As someone with a slow internet connection I really wish more people would crop their photos. Rather than trying to build that into the functionality of iNaturalist, maybe instead encourage users to do it themselves. For example you could give a warning that photos over 2048px will be resized and may cause loss of detail (and that cropping may be a solution to this).
I think adding a cropping function to the upload observations page would also be a good idea.
Welcome to the Forum! That was helpful information. I almost always crop my images, and was concerned about quality loss after doing so.
I don’t know exactly what compression algorithms iNat uses when resizing and compressing images, but in the interest of efficiency it’s likely not one of the best detail-preserving algorithms available, as these tend to require more processing power.
This makes it advantageous to resize and compress your photos with software on your desktop before uploading, if you’re a user equipped to do so. My workflow in Lightroom ends with exporting all images at a maximum size of 2000x2000 (cropped images often end up smaller) and caps the filesize at 1mb. Because the compression is being performed by a dedicated image-processing software this probably preserves detail and tonality better than iNat’s automatic compression, and takes a load off iNat’s server. Most good image processing/organizing software platforms including freeware like Darktable can do the same.
This also makes uploading way faster. When I had a poor internet connection this was a lifesaver.
This doesn’t entirely help folks who post from their phones- and I have noticed the default filesize settings for my phone camera produce obscenely large files relative to their overall poor detail- but I’d hope that the app is using device CPU to do the resizing rather than doing that processing on the server side.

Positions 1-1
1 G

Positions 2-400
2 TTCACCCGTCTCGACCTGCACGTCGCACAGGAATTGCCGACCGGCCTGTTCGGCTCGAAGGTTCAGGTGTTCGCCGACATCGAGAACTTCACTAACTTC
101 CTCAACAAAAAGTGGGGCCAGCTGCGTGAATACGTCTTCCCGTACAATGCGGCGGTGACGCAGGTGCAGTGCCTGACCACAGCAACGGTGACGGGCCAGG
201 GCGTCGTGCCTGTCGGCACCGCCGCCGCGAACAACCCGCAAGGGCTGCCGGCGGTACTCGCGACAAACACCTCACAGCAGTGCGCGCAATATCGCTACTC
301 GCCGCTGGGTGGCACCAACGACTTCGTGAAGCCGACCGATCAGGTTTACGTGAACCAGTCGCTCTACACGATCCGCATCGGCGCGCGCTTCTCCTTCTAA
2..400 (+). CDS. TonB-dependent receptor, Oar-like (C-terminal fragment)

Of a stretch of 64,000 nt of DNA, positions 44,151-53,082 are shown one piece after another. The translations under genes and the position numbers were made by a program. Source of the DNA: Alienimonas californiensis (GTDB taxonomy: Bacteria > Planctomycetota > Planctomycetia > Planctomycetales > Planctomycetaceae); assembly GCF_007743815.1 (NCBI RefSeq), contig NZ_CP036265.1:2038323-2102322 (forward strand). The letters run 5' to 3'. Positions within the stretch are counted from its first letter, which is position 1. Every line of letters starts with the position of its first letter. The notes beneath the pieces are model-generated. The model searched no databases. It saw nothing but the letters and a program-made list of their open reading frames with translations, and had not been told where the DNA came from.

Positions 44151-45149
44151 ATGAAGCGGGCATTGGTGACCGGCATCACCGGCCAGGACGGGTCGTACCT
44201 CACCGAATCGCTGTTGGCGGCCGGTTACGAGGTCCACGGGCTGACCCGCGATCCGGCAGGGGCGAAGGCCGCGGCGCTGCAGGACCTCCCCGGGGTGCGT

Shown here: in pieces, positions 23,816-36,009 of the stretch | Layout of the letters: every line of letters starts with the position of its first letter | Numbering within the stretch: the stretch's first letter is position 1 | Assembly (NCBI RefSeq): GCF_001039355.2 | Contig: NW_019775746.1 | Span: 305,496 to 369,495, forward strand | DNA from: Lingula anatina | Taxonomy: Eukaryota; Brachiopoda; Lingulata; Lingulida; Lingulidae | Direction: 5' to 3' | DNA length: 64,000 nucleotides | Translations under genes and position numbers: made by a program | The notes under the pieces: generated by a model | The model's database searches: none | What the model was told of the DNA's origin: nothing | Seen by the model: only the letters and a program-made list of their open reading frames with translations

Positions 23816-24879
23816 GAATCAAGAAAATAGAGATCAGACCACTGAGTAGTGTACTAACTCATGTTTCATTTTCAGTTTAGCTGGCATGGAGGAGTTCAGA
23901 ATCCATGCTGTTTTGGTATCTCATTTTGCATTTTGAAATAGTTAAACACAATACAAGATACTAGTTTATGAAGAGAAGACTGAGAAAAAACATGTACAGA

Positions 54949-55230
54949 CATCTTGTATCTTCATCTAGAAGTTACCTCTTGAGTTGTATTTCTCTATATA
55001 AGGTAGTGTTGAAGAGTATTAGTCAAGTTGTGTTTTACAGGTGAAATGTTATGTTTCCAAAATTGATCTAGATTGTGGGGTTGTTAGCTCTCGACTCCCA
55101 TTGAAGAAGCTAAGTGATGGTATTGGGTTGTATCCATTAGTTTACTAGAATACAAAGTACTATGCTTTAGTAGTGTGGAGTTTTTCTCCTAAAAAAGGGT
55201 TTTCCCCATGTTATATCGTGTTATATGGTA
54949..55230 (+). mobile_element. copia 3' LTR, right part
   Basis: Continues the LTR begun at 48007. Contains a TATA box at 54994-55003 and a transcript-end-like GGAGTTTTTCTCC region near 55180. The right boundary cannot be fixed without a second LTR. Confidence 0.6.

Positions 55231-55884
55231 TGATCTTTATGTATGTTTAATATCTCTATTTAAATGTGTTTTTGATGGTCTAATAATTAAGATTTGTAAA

I’ll be cheeky here - iNat should move to Winnipeg! We have abundant Hydro power that should cost less. And it would probably lower the carbon footprint (I don’t know how your electricity is generated). Plus I could wander down every now and then for a chat!
Previous discussion - when we asked for cropping - was rejected, as there is lots of photo software available.
I do sort and crop my photos before I put them in iNat. Sometimes using a cropped detail for the first photo, and a wider view as a second.
There is an open feature request (i.e. not yet turned down/closed by staff) for adding cropping tools to the website here: https://forum.inaturalist.org/t/incorporate-basic-image-editing-tools-crop-rotate/1223/
This is the main reason to crop any image you upload. If you upload large (like 6x4kpx) image and iNat scale it to 2x1.4kpx, you do loose about 2/3 of all information. And it is often crucial, especially if you make photo of flying bird.
I’ve seen some people post 10-20 virtually identical and often non-cropped photos per observation on a regular basis. No doubt that sort of habit really adds a lot of hosting requirements on iNat’s end.
Yeah, true! I find some peace in realizing some of this is due to it being citizen science. Not everyone is coming at this with the same level of knowledge/time/ability/etc.
And not everyone can go into a state of satisfying flow just by opening up lightroom and cropping every photo in existence- oh wait, sorry, this isn’t the ‘you might be addicted to iNat’ thread, my bad
I’m pretty fussy about my photos. For any image not taken on a mobile device I’m already shooting in RAW, post-processing, cropping to the relevant image (which is the subject plus relevant context, as well as trying to tell a bit of a story with the photo), then downscaling to an online friendly size.